Moving at a glacial pace once meant slow.
But as Adam LeWinter, a McCandless native who helped capture dramatic time-lapse photos of the world's rapidly retreating ice floes in the new documentary "Chasing Ice" can attest, that's no longer the case.
The film, opening today at Regent Square Theater, shows how man-made global warming has sped up the movement and melting of glaciers in Greenland, Iceland, Alaska, Montana and Canada, and is based on the "Extreme Ice Survey," a project started by nature photographer James Balog in 2007 to produce a detailed multiyear photographic record of the world's shrinking glacial landscapes.
The idea for the survey was to produce a visual record of climate change impacts on dozens of the world's glaciers through photographs taken hourly, every day, for five years. Those photos, assembled in video form, illustrate changes to the glaciers' size related to changes in regional temperature, precipitation and melt rates.
"What I knew before was minimal, but now I've met the scientists, and I've seen the glaciers changing year to year," said Mr. LeWinter, 29, the field coordinator for the EIS project. "It's alarming what we're seeing, what we're documenting. Comparing what was there in the past, it's a pretty grim picture."
Mr. LeWinter, a graduate of North Allegheny High School, played a major role in the fabrication and redesign of the time-lapse camera systems used, and he also worked at the 25 remote locations to install, maintain and repair the equipment.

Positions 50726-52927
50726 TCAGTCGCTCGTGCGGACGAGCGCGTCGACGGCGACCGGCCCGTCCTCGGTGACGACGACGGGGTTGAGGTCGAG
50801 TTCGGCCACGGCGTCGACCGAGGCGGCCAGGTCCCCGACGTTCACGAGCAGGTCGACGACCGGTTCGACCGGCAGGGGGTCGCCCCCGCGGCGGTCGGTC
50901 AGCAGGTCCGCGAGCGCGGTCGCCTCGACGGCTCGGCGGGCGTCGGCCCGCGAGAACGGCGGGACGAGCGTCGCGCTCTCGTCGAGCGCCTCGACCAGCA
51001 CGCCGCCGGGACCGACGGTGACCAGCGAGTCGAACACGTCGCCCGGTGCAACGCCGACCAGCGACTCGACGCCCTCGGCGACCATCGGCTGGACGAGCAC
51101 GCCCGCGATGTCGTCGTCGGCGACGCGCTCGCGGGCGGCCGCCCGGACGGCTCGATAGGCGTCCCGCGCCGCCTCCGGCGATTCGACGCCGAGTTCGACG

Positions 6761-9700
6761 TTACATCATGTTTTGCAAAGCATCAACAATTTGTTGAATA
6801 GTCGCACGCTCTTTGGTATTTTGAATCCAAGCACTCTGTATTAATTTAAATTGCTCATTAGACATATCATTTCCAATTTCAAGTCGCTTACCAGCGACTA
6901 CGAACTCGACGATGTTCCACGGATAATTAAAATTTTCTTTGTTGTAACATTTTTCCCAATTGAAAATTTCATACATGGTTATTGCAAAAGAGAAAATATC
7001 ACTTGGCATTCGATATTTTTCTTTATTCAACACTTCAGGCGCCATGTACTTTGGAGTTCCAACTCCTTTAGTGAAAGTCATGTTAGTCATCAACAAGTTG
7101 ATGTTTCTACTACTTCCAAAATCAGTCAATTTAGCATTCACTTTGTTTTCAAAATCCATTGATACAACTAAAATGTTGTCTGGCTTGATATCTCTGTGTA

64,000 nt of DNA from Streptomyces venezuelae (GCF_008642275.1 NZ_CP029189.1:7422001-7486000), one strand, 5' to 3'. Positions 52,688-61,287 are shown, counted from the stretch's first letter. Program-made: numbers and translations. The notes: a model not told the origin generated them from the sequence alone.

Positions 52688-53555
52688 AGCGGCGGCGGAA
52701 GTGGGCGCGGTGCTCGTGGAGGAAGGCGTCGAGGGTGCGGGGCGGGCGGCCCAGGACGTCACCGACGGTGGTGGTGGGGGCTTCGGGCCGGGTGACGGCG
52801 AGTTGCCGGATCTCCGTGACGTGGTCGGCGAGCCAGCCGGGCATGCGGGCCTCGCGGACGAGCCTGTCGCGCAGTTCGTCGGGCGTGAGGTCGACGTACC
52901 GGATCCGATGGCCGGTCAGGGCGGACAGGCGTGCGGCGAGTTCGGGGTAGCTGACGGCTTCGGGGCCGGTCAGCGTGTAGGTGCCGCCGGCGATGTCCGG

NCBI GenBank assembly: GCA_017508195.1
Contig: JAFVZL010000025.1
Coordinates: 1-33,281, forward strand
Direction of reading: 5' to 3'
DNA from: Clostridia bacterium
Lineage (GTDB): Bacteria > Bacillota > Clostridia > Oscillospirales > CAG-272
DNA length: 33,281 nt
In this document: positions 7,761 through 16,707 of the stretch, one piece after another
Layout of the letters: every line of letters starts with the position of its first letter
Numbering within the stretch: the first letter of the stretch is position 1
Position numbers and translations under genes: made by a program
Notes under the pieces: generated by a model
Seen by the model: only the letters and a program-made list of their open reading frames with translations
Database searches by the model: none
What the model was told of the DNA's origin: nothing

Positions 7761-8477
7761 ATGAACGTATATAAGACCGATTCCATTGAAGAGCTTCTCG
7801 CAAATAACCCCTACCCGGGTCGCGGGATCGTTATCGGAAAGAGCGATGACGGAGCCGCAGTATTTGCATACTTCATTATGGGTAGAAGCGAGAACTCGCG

His unique skill set -- he began ski racing at Seven Springs when he was 5 years old, was a climbing instructor and an ice climber. He has an undergraduate degree in mechanical engineering -- a big asset in doing the project work, which often occurred in extreme wind and cold.
Mr. LeWinter, who has an unexpected on-screen role in the film, said his most challenging work occurred on a 17-day encampment at the Ilulissat Glacier in Greenland, where he and a co-worker were sent by Mr. Balog in hopes of recording a "calving" event -- that's when chunks break off of the foot of the glacier and fall into the sea. The Ilulissat Glacier is the probable source of the iceberg that sunk the Titanic oceanliner in 1914.
"We had high winds when we were up on that 'glacier watch' with gusts up to 90 miles per hour for two days," he said. "Those were hurricane force and we were exposed on this big granite bluff, and it was very cold. We had to anchor our tents with rocks."
When the "calving" occurred and a 3,000-foot-thick chunk of ice the size of lower Manhattan island broke off, it was worth it, Mr. LeWinter said.
"It was on the scale of seeing a volcano erupt. That calving event went on for 75 minutes, and there were pieces of ice the size of Half Dome in Yosemite National Park," he said. "We were like little kids, excited to see it actually happening and to see a calving much larger than anyone else has seen. But it was also kind of sobering because of the implications of what we were seeing."
Although the debate about man-made climate change has polarized the American populace and paralyzed its politicians, there is consensus among scientists that it is happening and the glacial photographic records collected through the Extreme Ice Survey provide further confirmation, Mr. LeWinter said.
He said that the EIS cameras remain in the field, actively shooting additional photos, and a DVD release planned for this summer will include additional time-lapse sequences.
Adam LeWinter will attend the 8 p.m. screenings today and Saturday and answer questions after the show.
Don Hopey: email@example.com or 412-263-1983.